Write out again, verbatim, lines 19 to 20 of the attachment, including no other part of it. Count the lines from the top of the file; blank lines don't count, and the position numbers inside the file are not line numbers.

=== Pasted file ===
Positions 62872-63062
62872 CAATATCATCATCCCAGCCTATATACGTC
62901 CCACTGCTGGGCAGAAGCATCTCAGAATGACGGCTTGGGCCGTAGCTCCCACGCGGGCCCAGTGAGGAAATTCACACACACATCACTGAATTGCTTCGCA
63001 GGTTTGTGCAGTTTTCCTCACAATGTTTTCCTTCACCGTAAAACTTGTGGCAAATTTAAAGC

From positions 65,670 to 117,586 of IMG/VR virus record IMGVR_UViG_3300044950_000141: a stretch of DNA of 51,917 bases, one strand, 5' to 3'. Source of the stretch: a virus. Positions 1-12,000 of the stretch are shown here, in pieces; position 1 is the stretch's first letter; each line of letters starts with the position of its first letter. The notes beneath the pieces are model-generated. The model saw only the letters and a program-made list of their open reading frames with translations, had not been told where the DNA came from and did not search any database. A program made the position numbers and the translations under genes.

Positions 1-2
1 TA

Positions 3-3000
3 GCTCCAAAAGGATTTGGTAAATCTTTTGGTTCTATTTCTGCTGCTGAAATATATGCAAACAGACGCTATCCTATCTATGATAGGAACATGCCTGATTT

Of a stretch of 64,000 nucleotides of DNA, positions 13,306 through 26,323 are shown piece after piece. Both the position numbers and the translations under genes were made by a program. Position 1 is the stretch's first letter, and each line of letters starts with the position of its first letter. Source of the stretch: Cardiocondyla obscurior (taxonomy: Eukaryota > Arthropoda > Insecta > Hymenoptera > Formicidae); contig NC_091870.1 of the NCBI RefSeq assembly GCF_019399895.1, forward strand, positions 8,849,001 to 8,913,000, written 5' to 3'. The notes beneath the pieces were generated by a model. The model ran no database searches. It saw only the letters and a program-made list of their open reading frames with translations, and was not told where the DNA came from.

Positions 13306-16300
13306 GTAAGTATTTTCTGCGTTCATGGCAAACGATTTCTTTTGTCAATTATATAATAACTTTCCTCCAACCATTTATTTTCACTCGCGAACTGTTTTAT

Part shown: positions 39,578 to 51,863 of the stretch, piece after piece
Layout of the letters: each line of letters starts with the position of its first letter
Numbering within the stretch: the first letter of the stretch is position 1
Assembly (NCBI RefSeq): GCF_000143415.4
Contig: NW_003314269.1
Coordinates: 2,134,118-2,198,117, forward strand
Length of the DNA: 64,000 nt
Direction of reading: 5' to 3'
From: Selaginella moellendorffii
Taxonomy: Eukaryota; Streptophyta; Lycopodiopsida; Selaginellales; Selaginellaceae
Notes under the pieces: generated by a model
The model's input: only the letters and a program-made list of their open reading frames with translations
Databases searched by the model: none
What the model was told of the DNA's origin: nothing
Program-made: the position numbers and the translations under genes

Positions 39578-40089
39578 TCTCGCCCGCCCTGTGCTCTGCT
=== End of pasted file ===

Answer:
Length of the DNA: 64,000 nt
Direction of reading: 5' to 3'